People with disabilities have big potential as a voting bloc

November 5, 2012 by Storee

While the media speculates at what group will ‘decide’ the 2012 election, the public would do well to remember the power of one of the largest and often ignored voting bloc: people with disabilities.

The U.S. Census Bureau data indicates that there are 57 million people with disabilities, or about 19 percent of the population.  This group also includes veterans, a group that is increasing. One in four veterans returning from Iraq or Afghanistan has acquired a disability. Factor in the aging population, which it is estimated that one in three seniors has a disability, and it is clear the power people with disabilities hold.

Cherissa Aldredge is the region one coordinator for Utah GAP (Grassroots Advocacy Partnership), which covers Box, Cache and Rich counties. She has a visual impairment, and works to get the disability community voter-mobilized.

She said, “If people with disabilities, including in Utah, would unify as a voting bloc, the potential is significant.”

Unification on the disability front is a problem in Utah, Aldredge said. While many issues that Americans with disabilities face are nonpartisan, the disagreement comes over where and how to fund organizations that serve the population.

“How can we find areas where we align, so that when we go to the legislative sessions next year we can show our power in numbers?” Aldredge said. “There’s a finite pot of money from the government to give to disability organizations, and while increasing services for people is generally agreed upon, how and who gets the pie is where we compete against each other.”

Aldredge, along with Jeff Sheen of the Center for Persons with Disabilities, and Logan OPTIONS for Independence are working to change that – at least in Cache Valley.

“Getting together is the first step of progress, next is realizing our power in numbers,” Aldredge said. “There’s merit in having a unified front, and we need to focus on similarities rather than our differences so we can educate those unfamiliar with disability to advocate for us in the legislative process.”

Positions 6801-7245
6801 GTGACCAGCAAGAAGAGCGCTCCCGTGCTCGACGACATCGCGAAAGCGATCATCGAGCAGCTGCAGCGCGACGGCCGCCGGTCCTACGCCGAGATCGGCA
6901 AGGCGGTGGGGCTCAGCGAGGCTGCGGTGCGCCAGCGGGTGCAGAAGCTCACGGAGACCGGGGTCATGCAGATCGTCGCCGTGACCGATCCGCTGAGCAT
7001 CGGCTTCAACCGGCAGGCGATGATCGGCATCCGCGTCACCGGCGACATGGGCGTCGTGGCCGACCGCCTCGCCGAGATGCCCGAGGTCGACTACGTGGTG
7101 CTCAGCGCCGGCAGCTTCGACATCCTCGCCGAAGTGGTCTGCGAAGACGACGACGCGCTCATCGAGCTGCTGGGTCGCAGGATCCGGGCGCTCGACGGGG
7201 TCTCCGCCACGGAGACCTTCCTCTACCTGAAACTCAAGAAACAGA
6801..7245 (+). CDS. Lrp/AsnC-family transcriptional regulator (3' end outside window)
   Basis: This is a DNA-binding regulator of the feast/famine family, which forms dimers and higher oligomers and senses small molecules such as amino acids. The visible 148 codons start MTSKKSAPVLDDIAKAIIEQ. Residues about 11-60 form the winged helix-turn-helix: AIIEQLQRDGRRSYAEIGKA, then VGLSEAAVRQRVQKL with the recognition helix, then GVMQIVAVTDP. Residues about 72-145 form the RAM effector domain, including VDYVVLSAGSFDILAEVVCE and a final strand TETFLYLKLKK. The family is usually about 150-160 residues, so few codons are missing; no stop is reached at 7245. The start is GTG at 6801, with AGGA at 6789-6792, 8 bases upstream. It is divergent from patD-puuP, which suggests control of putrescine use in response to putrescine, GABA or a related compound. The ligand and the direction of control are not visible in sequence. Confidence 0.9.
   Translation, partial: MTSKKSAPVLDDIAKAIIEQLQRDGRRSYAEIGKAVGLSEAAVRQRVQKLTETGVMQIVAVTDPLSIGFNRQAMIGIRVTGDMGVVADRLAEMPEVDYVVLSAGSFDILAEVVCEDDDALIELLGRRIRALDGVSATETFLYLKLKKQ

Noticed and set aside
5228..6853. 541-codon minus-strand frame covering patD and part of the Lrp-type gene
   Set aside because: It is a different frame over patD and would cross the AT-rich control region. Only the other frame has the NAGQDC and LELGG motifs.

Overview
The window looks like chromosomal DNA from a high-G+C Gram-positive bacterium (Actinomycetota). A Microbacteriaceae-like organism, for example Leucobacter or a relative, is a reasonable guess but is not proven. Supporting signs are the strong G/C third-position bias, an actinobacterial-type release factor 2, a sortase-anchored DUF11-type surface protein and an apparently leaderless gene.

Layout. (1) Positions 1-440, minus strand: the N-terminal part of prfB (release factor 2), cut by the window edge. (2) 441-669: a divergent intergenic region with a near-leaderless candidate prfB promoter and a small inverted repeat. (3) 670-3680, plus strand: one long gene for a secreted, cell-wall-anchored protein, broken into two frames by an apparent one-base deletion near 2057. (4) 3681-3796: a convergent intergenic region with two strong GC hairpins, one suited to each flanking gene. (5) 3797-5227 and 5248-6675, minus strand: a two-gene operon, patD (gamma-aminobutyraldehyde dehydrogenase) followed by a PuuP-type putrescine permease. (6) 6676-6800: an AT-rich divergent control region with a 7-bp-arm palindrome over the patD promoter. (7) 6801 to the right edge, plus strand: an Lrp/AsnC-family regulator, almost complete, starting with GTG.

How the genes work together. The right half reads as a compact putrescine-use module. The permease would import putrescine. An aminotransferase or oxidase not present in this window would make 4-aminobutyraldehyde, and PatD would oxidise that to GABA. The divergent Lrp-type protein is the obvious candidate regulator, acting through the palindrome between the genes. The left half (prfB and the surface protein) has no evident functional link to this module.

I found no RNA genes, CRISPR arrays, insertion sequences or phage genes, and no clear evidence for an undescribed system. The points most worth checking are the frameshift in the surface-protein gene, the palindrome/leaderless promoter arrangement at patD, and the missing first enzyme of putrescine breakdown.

No voting inaccessibility issues in Utah have arisen yet, Aldredge said. But if voters encounter issues with polling accessibility, they should report to the Disability Law Center.

“If individuals in Cache Valley can organize, they have a potential to make their voices heard with the Utah legislature so that they understand needs of people with disabilities,” said Aldredge.

For those who need transportation to the polls, the Cache Valley Transit District will have buses going to the polls. Also, people with disabilities can contact Logan OPTIONS for Independence at 435-753-5353 for alternative transportation options.

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Utah Grassroots Advocacy Partnership wants to help the disability community in advocacy

October 17, 2012 by Storee

Utahns looking to influence public policy and advocate for disability-related issues have the support of Utah Grassroots Advocacy Partnership (GAP).

The goal of GAP is, “To provide education and support to the disability community that allows individuals with disabilities, their families, and professionals to proactively advocate for the policies and services needed though the interaction and engagement in the making of public policy.”

Utah is divided into eleven regions, each region having its own organizer. To see regions and contact information for organizers, visit utahgap.org/blog. Region 1 organizer, who oversees Cache, Rich and Box Elder Counties, is Cherissa Alldredge.

Alldredge tries to use her own experience with disability to help those who haven’t experienced disability.GAP regional organizer, Cherissa Alldgredge

“My interest in disability advocacy is a result of my own experience with disability.  My disability – visual impairment – is due to an acquired brain injury,” she said. “Because of my brain injury, I have come to understand on a personal level some of the social, economic, and accessibility challenges that individuals’ with disabilities face.”

Before Alldredge’s brain injury, she was working as a human resource professional, so she is particularly interested in improving employment outcomes for individuals with disabilities.  Currently, she is a student in the Disability Disciplines doctoral program at Utah State University.

Disability is a relevant national issue for policymakers. A recent, weighted survey found that 51 percent of respondents either had a disability, or had a family member or close friend with one. Advocacy for disability services and policy is particularly important with the upcoming 2012 election and 2013 U.S. budget resolution, when programs may be facing cuts.

Earlier this month, the CPD participated as a viewing site for the National Forum on Disability Issues, where representatives for the presidential candidates addressed concerns from citizens.

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